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October 9, 2015

Government agencies are collecting comments on implementation of antibiotic-use restrictions for food-producing animals

The September 30, 2015 meeting held by the Food and Drug Administration (FDA), the United States Department of Agriculture (USDA), and the Centers for Disease Control (CDC) was one step in a long process of regulating and monitoring the use of medically important antimicrobial drugs in food-producing animals. The meeting with various stakeholders including producers and consumers was called by the three agencies to “obtain input on possible approaches for collecting additional on-farm antimicrobial drug use and resistance data” (http://tinyurl.com/pocohq9).

Concern on the part of the FDA over the use of antibiotics in animal feed can be traced back to a 1970 report on “The Use of Antibiotics in Animal Feed” which recommended “that antimicrobial drugs used in human clinical medicine that failed to meet certain guidelines established by the [FDA] Task Force [that issued the report] should be prohibited from growth promotion and any subtherapeutic use in food-producing animals by certain dates. Furthermore, those antimicrobials that failed to meet the guidelines should be limited to short-term therapeutic use and use only by a veterinarian or on a veterinarian’s prescription” (http://tinyurl.com/352ks4e).

There were further activities in the late 1970s and early 1980s as the relationship between antibiotic use in animals and hazards to human health was examined. In 1987 the National Cattlemen’s Beef Association issued producer guidelines for the “Judicious Use of Antimicrobials” as a part of the Beef Quality Assurance program. The guidelines “outline the appropriate use of these products:

  • “Avoid using antibiotics that are important in human medicine.
  • “Use a narrow spectrum of antimicrobials whenever possible.
  • “Treat the fewest number of animals possible [and]
  • “Antibiotic use should be limited to prevent and control disease and should not be used if the principal intent is to improve performance” (http://tinyurl.com/nc5okot).

Since then there have been reports by the Institute of Medicine (1988, 2003), the World Health Organization (WHO) (1997 and 2000, 2011), the National Research Council (1999), the US Government Accountability Office (1999, 2004), the European Commission’s Scientific Steering Committee on Antimicrobial Resistance (1999), a Joint Food and Agriculture Organization/World Organization for Animal Health (OIE)/WHO Expert Workshop (2003, 2004), Institute of Food Technologists and the IFT Foundation (2006), and the American Academy of Microbiology (2009), all looking at the issue of antibiotic resistance as the result of their subtherapeutic use in food animals.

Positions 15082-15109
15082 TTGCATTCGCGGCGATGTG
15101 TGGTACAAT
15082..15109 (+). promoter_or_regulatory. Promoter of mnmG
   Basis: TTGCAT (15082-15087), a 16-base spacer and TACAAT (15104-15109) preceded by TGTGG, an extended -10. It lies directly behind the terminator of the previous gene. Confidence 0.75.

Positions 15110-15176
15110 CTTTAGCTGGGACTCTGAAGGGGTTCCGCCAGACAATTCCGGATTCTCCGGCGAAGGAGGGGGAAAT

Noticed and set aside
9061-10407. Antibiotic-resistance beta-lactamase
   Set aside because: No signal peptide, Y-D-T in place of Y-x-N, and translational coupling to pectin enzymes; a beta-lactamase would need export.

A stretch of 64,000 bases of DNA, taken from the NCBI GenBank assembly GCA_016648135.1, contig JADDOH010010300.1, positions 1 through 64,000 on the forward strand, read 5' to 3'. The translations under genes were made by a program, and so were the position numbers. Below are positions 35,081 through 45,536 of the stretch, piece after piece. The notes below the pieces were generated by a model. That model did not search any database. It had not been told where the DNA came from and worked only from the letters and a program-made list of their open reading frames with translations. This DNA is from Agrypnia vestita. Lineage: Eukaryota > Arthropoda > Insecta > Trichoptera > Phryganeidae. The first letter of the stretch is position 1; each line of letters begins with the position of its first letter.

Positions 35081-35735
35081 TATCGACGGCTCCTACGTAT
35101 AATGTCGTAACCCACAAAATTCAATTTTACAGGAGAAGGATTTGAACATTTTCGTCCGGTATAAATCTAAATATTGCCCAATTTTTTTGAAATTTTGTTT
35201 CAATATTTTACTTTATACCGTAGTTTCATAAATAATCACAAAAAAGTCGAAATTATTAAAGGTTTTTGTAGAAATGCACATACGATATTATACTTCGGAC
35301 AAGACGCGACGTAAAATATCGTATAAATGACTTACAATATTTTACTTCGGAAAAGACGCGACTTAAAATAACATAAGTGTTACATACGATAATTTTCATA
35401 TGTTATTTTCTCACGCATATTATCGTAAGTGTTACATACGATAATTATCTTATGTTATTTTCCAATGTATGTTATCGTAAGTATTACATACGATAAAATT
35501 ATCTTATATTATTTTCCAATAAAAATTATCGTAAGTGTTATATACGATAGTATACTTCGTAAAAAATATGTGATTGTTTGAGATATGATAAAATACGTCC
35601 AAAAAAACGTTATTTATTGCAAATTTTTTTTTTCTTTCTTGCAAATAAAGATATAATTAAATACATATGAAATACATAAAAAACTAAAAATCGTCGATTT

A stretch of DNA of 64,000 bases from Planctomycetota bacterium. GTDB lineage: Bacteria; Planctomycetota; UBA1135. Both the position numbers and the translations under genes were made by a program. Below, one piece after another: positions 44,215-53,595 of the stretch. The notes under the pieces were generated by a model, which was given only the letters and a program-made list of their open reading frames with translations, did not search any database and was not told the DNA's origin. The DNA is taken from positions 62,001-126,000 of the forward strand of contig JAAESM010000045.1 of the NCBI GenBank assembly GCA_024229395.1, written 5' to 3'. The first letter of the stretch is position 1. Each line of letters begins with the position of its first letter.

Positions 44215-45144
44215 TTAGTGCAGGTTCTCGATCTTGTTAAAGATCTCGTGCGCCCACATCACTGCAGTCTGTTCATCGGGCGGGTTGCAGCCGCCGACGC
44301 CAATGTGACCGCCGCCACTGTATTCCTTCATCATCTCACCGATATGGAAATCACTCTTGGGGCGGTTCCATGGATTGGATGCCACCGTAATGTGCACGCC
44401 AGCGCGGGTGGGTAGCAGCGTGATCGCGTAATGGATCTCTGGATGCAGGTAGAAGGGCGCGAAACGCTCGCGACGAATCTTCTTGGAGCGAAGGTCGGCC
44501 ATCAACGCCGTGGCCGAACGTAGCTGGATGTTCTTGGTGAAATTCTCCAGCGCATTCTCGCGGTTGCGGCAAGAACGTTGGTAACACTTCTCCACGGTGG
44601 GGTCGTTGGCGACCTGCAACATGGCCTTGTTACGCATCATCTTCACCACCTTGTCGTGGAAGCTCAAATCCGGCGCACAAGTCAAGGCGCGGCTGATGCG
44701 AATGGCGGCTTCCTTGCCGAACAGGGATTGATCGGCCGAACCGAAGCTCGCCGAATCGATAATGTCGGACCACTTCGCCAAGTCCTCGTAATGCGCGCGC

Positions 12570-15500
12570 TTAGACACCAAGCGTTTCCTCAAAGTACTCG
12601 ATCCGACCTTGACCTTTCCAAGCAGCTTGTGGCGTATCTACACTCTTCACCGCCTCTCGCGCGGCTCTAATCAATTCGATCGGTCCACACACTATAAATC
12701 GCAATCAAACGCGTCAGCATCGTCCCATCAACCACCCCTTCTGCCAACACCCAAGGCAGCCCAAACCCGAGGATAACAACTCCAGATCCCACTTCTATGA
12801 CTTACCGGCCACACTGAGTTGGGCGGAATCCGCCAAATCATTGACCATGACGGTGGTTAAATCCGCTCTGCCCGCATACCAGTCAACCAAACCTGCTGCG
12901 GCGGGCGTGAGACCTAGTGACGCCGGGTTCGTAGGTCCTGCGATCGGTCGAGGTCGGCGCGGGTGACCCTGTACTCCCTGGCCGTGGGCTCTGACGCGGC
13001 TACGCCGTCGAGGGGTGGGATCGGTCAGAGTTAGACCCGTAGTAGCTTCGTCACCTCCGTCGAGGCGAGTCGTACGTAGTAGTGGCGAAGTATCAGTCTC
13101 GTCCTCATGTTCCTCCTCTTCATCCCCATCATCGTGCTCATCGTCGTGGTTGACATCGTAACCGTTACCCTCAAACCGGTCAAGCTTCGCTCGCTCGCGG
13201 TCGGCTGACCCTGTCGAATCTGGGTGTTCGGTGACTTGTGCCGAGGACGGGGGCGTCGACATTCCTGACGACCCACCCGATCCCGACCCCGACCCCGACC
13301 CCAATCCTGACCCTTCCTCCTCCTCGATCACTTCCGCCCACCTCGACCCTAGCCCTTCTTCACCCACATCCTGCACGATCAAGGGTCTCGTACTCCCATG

In April 2012, the FDA issued Guidance for Industry #209 (GFI #209), “The Judicious Use of Medically Important Antimicrobial Drugs in Food-Producing Animals,” to “provid[e] a framework for the voluntary adoption of practices to ensure the appropriate or judicious use of medically important antimicrobial drugs in food-producing animals. The first principle set forth in GFI #209 says, “The use of medically important antimicrobial drugs in food-producing animals should be limited to those uses that are considered necessary for assuring animal health.” Principle 2 sets forth the idea that “The use of medically important antimicrobial drugs in food-producing animals should be limited to those uses that include veterinary oversight or consultation” (http://tinyurl.com/352ks4e).

Based on those principles, the FDA issued GFI #213, “New Animal Drugs and New Animal Drug Combination Products Administered in or on Medicated Feed or Drinking Water of Food-Producing Animals: Recommendations for Drug Sponsors for Voluntarily Aligning Product Use Conditions with GFI #209” which “calls on animal drug sponsors of approved medically important antimicrobials administered through medicated feed or water to voluntarily remove production (growth promotion and feed efficiency) uses from their product labels, and bring the remaining therapeutic uses of these products (to treat, control, or prevent disease) under the oversight of a veterinarian by the end of December 2016” (http://tinyurl.com/pocohq9).

The September 30 meeting provided a chance for stakeholders to share their ideas and concerns. Those unable to attend the meeting have the opportunity to share their thoughts with the three agencies by submitting “either electronic comments to http://www.regulations.gov or written comments to the Division of Dockets Management (HFA–305), Food and Drug Administration, 5630 Fishers Lane, Rm. 1061, Rockville, MD 20852, by [November 30, 2015]. It is only necessary to send one set of comments. Identify comments with the docket number found in brackets in the heading of this document. Received comments may be seen in the Division of Dockets Management between 9 a.m. and 4 p.m., Monday through Friday, and will be posted to the docket at http://www.regulations.gov” (http://tinyurl.com/pocohq9).




Harwood D. Schaffer is a Research Assistant Professor in the Agricultural Policy Analysis Center, Institute of Agriculture, University of Tennessee. Daryll E. Ray is Emeritus Professor, Institute of Agriculture, University of Tennessee, and is the former Director of the Agricultural Policy Analysis Center (APAC). (865) 974-3666; Fax: (865) 974-7298; hdschaffer@utk.edu and dray@utk.edu; http://www.agpolicy.org.

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